Will - It did amount to nothing and this is going to be the curse of the planetary geologist if you like. It's very hard. We are not expecting to find, sorry for the sci-fi fans, aliens with faces. The period of history we're talking, 3 billion years ago, it's 1 to 2 billion years older than when multicellular life existed on earth. We are looking for microbial life, but when it comes to microbial life, it's very, very simplistic. So it can leave certain signatures of its potential former presence, a variety of textures which basically developed as a result of the microbial surface's interactions between the substrates and the atmosphere. But there's a lot of overlap between simple processes that form abiotically, but makes similar looking textures.
Chris - We're looking for those and are we looking for the chemical fingerprint as well then that life, even though it might not be there now, was there?
Chris - Absolutely. And this is again why possibly when we actually do get somewhere, we're not going to be finding this alien with a face. We are looking for muds. Muds are fantastic at preserving signs of life, but there's certain clay types that can actually only form through soil forming processes linked to biology. So it's those clays we're after.
Chris - And what about not Mars, but much farther away, Zander, you were saying that we can now see what's in the atmosphere of distant planets. Does this mean potentially we could go after Mars type environments or are the telescopes not up to that yet?
Xander - Well, they are getting better and better and, as I mentioned, with the advent of the James Webb Space Telescope, we are finally being able to detect molecules in the atmospheres of these distant planets, which we would never have been able to do before. In recent months, James Webb has found the first signatures of carbon dioxide, sulfur dioxide, quite considerably strong components of many of these atmospheres.
Chris - Do we know what we are looking for, though? If we were to see a distant world, would we know what the signature in the atmosphere to look for that would tell us, hey, there's probably life there?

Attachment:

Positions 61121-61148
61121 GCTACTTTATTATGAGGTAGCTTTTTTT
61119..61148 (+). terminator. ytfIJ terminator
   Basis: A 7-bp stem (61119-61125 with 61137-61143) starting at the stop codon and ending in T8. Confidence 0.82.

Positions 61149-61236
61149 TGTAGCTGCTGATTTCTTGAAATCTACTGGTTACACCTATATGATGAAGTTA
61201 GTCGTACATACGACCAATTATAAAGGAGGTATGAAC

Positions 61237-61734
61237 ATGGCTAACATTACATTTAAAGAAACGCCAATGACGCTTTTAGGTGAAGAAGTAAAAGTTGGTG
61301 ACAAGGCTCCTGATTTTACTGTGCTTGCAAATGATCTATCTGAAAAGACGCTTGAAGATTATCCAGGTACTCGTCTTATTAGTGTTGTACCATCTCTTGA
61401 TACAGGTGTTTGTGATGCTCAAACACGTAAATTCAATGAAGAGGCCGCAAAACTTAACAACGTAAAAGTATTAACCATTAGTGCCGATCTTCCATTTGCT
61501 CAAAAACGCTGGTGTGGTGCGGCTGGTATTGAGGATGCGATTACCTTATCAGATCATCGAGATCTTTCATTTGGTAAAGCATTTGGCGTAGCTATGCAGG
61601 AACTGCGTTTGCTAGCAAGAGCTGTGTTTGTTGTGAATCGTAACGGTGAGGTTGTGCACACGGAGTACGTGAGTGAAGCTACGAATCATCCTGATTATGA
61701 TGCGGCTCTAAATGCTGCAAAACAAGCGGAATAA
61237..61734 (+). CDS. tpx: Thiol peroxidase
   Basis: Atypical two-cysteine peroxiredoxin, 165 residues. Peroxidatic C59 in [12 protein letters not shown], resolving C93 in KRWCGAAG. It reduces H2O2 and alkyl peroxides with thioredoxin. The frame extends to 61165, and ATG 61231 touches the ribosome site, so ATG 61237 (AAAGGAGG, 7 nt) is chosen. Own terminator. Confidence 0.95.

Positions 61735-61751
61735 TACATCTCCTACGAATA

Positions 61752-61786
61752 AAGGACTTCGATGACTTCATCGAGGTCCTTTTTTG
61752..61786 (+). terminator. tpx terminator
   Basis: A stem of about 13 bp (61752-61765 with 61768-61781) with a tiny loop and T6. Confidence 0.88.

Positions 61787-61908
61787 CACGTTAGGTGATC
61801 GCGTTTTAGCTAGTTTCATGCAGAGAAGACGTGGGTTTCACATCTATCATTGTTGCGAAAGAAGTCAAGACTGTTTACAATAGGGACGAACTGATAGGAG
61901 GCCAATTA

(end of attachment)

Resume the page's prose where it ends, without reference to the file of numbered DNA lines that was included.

Xander - Well, there are certain chemicals that people, we call these biosignatures, which could potentially be evidence of life there. Some of these are quite controversial. For example, I think the main one that we are really looking for is oxygen, because it's quite difficult to have oxygen in an atmosphere for a very long time without there being loads and loads of trees and algae constantly pumping it into the atmosphere as we have here on earth. But as I say, this is quite controversial because there are some people who think that there are certain processes that exist, which could generate oxygen under abiotic processes without life. So I think even when we find some kind of signature that there might be life somewhere, it will be argued over quite a lot.
Chris - The other thing that people often bring up is water. And they say this is a critical ingredient for life. Why?
Xander - I'm not a biologist, but I think it's just because water is such a crucial solvent and so it just is completely crucial for any form of life. It's a bit of a case of it's necessary, but not really sufficient, because you need water in order to have life, but just because you find some water there doesn't mean there is necessarily life there. In the first press releases of the James Web space telescope, it found water on an atmosphere of a sort of Jupiter size exoplanet. But this was an incredibly harsh environment, ridiculously high temperatures, thousands of degrees. So there would certainly be no life there, even though there is water
Chris - Some sauna, isn't it?